Wilson A. Bentley was the first person to photograph a single snowflake and the image is stunning—though it may be atypical.
In 1885, Wilson A. Bentley became the first person to photograph a single snowflake. From The Smithsonian comes this photograph of his from 1890. See more of his snowflake imagery here.
Writing for The New Yorker, Adam Gopnik examines Bentley's body of work, wonders whether snowflake shapes like the one above are more exceptional than ordinary, and calls into question the commonly held belief that no two snow flakes are alike:
It turns out, however (a few more slips, a bit more Googling), that Bentley censored as much as he unveiled. Most snow crystals—as he knew, and kept quiet about—are nothing like our stellar flower: they’re irregular, bluntly geometric. They are as plain and as misshapen as, well, people. The Fifth Avenue snowflakes are the rare ones, long and lovely, the movie stars and supermodels, the Alessandra Ambrosios of snow crystals. The discarded snowflakes look more like Serras and Duchamps; they’re as asymmetrical as Adolph Gottliebs, and as jagged as Clyfford Stills.\n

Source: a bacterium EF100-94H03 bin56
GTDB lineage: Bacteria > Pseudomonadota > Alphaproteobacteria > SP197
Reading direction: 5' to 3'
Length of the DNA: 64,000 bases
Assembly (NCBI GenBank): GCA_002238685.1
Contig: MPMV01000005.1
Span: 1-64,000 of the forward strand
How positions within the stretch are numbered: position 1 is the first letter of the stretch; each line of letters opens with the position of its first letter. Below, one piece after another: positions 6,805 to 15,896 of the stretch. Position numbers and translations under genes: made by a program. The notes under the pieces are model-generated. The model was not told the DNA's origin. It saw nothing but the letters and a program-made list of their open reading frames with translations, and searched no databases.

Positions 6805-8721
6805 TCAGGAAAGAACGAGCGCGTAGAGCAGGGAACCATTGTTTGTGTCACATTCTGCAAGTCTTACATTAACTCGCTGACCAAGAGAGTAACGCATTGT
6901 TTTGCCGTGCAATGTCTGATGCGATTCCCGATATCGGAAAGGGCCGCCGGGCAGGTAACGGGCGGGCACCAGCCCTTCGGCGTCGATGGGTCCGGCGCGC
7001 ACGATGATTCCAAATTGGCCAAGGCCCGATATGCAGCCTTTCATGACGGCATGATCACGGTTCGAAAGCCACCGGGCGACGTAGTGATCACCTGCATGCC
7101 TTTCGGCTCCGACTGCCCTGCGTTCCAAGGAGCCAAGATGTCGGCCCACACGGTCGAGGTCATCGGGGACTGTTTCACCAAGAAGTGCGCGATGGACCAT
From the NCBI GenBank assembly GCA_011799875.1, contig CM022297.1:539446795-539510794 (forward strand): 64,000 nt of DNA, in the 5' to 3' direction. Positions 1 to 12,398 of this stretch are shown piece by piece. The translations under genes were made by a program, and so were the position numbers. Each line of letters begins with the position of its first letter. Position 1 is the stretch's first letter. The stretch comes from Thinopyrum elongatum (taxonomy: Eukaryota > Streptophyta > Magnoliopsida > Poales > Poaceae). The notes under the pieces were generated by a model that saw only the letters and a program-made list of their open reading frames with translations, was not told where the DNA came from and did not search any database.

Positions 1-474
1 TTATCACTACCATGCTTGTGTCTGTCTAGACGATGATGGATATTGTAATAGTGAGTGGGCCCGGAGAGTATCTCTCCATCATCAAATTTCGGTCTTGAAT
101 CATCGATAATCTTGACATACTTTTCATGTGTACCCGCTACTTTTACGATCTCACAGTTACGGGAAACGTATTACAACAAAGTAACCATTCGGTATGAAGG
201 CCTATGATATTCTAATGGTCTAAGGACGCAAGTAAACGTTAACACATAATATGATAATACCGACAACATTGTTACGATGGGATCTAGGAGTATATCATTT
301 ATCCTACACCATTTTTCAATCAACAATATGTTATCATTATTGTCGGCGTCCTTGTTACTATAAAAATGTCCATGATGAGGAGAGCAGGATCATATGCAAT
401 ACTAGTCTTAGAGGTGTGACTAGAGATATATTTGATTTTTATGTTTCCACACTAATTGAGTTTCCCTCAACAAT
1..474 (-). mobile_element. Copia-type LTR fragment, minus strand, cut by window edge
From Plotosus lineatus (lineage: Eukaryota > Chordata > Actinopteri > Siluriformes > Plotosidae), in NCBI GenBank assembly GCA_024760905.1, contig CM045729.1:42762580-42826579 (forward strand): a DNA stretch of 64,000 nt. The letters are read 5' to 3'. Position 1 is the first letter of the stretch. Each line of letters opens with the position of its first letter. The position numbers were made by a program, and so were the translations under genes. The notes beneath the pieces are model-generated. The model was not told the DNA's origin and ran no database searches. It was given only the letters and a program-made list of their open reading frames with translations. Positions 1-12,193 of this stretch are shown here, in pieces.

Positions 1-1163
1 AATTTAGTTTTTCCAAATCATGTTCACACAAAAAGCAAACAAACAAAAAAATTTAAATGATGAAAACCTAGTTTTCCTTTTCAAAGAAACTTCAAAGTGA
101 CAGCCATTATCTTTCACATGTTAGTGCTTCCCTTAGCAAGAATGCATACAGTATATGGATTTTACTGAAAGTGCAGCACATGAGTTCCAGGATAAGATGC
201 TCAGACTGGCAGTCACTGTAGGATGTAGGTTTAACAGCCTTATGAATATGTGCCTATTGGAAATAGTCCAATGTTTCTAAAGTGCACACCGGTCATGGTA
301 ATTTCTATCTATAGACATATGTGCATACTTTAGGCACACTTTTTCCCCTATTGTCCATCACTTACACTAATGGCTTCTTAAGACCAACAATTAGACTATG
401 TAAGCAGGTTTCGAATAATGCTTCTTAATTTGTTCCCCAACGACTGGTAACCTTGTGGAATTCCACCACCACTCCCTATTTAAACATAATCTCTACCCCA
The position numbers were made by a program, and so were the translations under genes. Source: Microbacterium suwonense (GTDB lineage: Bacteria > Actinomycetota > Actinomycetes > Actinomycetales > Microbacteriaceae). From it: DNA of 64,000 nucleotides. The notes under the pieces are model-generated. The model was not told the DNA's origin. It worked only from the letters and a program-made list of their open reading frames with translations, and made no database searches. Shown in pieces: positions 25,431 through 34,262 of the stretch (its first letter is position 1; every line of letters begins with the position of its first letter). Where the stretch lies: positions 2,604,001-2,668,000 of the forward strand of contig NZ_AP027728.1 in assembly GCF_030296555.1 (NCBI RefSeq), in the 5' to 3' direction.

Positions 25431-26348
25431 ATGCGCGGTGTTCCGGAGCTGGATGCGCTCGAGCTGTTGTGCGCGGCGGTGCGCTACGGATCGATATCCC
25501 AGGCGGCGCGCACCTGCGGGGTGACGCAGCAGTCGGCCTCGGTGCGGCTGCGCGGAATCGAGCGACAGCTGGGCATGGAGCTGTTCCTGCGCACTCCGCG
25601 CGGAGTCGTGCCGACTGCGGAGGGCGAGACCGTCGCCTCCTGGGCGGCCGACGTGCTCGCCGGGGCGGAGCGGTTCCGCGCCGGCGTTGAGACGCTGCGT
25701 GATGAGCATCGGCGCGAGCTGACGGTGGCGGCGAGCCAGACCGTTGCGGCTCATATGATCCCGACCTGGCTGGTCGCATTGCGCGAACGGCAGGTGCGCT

Gopnik stumbles upon research suggesting that, in fact, some snowflakes start out looking exactly like one another; it's only in their descent to Earth that they take on different characteristics.